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When completing a PCR instead of documenting, “per protocol,” explain why you took the actions you did; for example: “18 gauge IV established in right AC due to patient being in SVT and need for intravenous administration of adenosine.” This specifically explains why an IV was established on the patient and states facts that can be used to show medical necessity for the call.
The same can be said for non-emergency transports between two hospitals. Simply documenting that the patient was transported for a “higher level of care” is not good enough. It is essential to document the specific procedure or care that the patient requires at the receiving hospital that is not available at the sending hospital.
2. Paint a picture of the call
The PCR must paint a picture of what happened during a call. The PCR serves:
- As a medical record for the patient,
- As a legal record for the events that took place on the call, and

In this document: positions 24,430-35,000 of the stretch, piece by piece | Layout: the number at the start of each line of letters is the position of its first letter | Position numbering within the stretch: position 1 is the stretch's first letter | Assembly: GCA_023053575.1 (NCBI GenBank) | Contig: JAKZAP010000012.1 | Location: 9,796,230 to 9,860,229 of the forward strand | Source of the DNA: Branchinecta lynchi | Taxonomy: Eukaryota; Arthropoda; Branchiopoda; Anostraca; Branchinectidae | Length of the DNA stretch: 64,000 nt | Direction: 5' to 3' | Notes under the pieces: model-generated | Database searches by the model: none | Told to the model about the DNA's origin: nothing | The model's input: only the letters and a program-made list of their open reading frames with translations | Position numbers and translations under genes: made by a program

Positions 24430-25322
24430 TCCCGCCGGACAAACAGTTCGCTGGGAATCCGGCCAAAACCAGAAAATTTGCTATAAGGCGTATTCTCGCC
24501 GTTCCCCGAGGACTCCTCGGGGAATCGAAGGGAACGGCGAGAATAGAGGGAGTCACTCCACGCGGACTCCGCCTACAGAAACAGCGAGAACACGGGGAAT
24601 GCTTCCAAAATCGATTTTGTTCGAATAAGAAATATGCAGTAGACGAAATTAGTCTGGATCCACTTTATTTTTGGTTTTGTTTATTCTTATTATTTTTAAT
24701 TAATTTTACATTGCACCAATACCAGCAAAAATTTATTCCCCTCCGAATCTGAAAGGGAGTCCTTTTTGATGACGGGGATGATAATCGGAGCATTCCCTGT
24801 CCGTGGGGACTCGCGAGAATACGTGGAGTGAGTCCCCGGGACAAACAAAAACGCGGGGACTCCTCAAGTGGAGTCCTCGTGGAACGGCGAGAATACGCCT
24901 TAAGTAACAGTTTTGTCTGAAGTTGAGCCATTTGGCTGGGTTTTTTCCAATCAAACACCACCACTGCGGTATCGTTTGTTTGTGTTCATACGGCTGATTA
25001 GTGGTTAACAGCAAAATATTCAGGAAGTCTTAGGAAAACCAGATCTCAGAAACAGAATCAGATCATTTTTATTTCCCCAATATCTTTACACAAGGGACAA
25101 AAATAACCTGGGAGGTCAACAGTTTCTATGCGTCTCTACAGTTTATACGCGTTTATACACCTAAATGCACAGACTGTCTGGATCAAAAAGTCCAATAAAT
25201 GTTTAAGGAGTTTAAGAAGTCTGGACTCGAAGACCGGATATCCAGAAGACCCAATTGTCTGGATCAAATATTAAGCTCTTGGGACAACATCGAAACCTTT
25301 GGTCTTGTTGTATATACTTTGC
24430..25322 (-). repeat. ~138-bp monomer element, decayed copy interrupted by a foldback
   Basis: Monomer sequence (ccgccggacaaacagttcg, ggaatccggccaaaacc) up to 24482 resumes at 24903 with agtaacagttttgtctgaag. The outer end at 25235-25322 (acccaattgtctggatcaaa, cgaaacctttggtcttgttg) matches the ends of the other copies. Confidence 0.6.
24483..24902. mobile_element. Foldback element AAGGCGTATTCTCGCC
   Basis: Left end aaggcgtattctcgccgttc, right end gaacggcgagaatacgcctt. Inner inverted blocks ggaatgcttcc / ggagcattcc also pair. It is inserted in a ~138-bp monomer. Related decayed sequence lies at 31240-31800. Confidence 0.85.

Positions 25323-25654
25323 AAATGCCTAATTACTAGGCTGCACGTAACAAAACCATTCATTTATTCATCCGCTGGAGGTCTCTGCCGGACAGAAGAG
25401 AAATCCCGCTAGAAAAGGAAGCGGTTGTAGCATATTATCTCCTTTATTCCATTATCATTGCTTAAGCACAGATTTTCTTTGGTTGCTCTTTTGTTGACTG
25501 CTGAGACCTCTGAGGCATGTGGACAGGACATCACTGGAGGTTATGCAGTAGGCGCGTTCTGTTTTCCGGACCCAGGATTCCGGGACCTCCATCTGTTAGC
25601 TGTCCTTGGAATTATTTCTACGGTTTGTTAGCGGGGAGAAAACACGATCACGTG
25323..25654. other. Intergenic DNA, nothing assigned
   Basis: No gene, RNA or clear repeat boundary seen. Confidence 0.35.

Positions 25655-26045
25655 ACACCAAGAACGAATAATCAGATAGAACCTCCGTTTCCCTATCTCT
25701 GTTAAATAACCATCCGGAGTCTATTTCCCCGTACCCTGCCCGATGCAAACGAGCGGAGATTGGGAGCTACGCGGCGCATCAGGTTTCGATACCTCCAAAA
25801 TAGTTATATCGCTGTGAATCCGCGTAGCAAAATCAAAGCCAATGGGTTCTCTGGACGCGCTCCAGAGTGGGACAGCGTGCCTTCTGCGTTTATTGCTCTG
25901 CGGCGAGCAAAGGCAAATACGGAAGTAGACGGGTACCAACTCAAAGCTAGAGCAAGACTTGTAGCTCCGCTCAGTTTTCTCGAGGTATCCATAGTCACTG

- To ensure quality patient care across the service.
PCRs should go beyond merely stating that a patient was picked up at a certain location, transported to another location and that the transport was “uneventful.” The PCR should tell a story; the reader should be able to imagine themselves on the scene of the call. Your PCR should never leave the reader asking questions, such as why an ambulance was called, what the initial patient’s condition was upon arrival or how the patient was moved from the position they were found in to your stretcher and ultimately to the ambulance. To paint a picture of the call, your PCR should be written accurately, objectively, clearly and it must completely document all relevant events of the call.
3. Do not fall into checkbox laziness